Crowds shrink as Wallabies lose fan support

The Wallabies have lost just one game in 11 Tests and are unbeaten at home this season but fans are losing interest and staying away.

The smallest rugby Test crowd in Australia this century of 14,281 watched the team scrape home 32-25 over Argentina on the Gold Coast Saturday after a below average crowd saw them play South Africa in Perth the previous week.

Melbourne’s Etihad Stadium was also only half-full when 27,189 people turned out to watch them face France in June.

The NSW Waratahs may have broken the attendance record for a Super Rugby final against the Crusaders on August 2 with 61,823, but there were only 6,000 more spectators at the same Sydney venue for the opening Bledisloe Cup Test against the All Blacks two weeks later.

The Sydney Morning Herald believes the crunch moment appears to have come in Auckland.

“Australia denied New Zealand their place in the history books with a 12-12 draw in Sydney, the best any country has managed against the All Blacks since 2011,” it said Monday.

“But when they collapsed under the pressure of a hurting All Blacks at Eden Park, fans threw up their hands.

“And while the elite athletes at the Wallabies are trained to efficiently digest and discard losses to focus on the next challenge, the fallout from that 51-20 humiliation is still haunting the fan base.”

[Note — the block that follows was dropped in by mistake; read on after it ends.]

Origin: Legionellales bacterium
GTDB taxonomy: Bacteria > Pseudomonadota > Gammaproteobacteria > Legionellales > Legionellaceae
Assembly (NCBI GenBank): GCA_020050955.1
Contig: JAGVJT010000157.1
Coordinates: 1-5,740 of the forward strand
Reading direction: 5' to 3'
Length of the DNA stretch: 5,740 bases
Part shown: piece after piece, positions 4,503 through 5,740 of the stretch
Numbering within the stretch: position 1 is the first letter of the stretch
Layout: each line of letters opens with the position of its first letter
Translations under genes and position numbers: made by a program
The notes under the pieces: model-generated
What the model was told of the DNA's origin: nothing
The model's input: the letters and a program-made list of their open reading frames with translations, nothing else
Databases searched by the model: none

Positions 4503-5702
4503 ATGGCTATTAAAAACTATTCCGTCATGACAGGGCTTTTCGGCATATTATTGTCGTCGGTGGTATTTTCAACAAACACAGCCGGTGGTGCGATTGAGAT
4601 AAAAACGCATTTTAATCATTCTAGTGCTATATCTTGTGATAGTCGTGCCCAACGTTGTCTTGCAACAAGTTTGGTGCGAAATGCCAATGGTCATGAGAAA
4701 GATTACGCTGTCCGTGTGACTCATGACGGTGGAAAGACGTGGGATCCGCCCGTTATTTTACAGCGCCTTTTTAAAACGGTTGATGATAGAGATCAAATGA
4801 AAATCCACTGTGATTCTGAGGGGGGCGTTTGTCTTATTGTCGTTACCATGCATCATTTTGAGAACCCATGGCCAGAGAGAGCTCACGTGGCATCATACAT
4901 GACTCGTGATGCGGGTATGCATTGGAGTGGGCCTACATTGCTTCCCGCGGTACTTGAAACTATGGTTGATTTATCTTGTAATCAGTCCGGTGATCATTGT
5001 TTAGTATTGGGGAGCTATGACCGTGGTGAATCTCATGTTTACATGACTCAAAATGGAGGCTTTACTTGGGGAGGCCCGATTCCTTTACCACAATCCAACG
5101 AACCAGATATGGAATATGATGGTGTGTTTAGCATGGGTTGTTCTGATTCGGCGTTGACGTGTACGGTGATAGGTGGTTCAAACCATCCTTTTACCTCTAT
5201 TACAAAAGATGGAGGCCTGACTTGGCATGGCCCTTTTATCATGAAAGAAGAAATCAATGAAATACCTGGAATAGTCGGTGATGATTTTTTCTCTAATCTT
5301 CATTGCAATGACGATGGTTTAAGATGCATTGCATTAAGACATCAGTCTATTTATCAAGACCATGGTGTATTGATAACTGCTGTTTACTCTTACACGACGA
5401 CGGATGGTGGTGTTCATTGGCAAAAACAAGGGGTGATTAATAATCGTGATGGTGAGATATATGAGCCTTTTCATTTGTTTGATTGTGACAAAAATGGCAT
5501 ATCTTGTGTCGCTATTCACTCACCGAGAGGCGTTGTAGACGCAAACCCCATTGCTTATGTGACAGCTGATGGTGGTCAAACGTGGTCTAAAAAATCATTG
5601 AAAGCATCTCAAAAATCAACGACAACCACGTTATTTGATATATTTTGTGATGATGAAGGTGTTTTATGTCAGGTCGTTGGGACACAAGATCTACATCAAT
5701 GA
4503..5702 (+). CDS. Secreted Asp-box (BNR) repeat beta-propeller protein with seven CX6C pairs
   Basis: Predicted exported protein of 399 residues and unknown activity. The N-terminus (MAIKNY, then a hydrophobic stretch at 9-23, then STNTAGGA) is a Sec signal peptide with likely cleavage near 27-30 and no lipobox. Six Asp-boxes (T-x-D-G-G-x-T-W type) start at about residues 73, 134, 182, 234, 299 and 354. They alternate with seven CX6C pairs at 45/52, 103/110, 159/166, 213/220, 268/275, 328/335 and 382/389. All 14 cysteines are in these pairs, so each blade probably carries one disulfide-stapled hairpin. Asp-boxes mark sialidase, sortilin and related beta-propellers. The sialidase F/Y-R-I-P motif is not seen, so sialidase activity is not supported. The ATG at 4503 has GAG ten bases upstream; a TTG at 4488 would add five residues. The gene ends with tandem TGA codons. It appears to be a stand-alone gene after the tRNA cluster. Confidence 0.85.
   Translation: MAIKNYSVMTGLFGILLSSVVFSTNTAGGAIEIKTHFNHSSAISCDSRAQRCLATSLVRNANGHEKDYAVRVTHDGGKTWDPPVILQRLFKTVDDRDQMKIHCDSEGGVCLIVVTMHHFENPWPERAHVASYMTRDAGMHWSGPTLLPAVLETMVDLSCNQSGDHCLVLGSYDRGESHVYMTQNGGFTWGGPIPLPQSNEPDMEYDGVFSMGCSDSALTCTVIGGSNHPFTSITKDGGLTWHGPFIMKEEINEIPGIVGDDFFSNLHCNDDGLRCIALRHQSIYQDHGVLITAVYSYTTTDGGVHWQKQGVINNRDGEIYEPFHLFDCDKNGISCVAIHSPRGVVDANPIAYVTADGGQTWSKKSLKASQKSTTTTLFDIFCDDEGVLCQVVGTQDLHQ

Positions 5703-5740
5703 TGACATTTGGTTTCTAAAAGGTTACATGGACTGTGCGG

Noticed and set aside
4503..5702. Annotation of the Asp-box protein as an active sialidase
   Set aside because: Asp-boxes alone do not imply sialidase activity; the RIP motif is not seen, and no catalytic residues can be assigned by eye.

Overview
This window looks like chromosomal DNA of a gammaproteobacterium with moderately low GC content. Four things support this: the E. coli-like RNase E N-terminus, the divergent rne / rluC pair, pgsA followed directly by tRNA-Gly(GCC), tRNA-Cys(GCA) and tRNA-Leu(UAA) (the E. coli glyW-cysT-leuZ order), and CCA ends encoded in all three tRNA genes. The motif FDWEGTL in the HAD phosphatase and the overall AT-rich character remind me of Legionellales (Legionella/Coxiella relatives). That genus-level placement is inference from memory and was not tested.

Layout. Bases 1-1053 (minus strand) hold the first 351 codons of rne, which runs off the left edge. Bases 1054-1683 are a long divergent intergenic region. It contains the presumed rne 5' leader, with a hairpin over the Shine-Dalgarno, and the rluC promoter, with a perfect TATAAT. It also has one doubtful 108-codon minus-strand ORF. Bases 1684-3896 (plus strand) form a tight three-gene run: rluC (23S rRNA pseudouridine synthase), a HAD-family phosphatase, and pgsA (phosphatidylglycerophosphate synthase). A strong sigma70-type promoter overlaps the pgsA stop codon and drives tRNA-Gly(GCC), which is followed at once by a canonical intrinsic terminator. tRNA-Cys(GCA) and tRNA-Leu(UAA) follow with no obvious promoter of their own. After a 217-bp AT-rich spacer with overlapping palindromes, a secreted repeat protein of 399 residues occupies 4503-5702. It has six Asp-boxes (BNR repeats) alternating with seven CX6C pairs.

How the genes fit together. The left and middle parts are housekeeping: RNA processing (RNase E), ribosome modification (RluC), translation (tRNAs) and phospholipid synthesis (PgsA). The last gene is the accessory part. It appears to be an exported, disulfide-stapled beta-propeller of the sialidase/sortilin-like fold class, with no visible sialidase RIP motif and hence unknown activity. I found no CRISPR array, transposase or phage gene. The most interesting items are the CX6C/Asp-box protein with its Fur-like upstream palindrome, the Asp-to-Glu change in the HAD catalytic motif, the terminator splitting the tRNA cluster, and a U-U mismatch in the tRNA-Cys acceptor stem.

Wallabies coach Ewen McKenzie insisted there were still “plenty of rusted-on fans that turn up and enjoy watching”.

“We’re scoring more tries on average every game, so you can’t say it’s that; and we kicked the ball seven times (against Argentina), so you can’t even say it’s that,” he told the Herald of the small crowds.

“Every week someone will tell you a different reason but there doesn’t seem to be any one particular reason. In sport across the world crowds are shrinking.”

Rugby writer Greg Growden wrote on the ESPNscrum website that the lack of support “is hardly a dazzling advertisement for the code”.

“People will come if they know they will be entertained and enlightened,” he said.

“At the moment, there remains considerable doubt over whether the Wallabies provide value for the buck.”

The Australian newspaper said the low crowd for the Pumas match “was very much a reflection of what was unfolding before their eyes in Australian rugby — crowds on the decline, fans disengaging, morale depressing”.

“I do have a little bit of a sense that there is a generational shift here, that younger generations have so many different entertainment options that they can access within a nanosecond,” Australian Rugby Union chief Bill Pulver said.

“That means sports like ours have an absolute obligation to find that sweet spot, that sweet intersection of winning and entertaining.”


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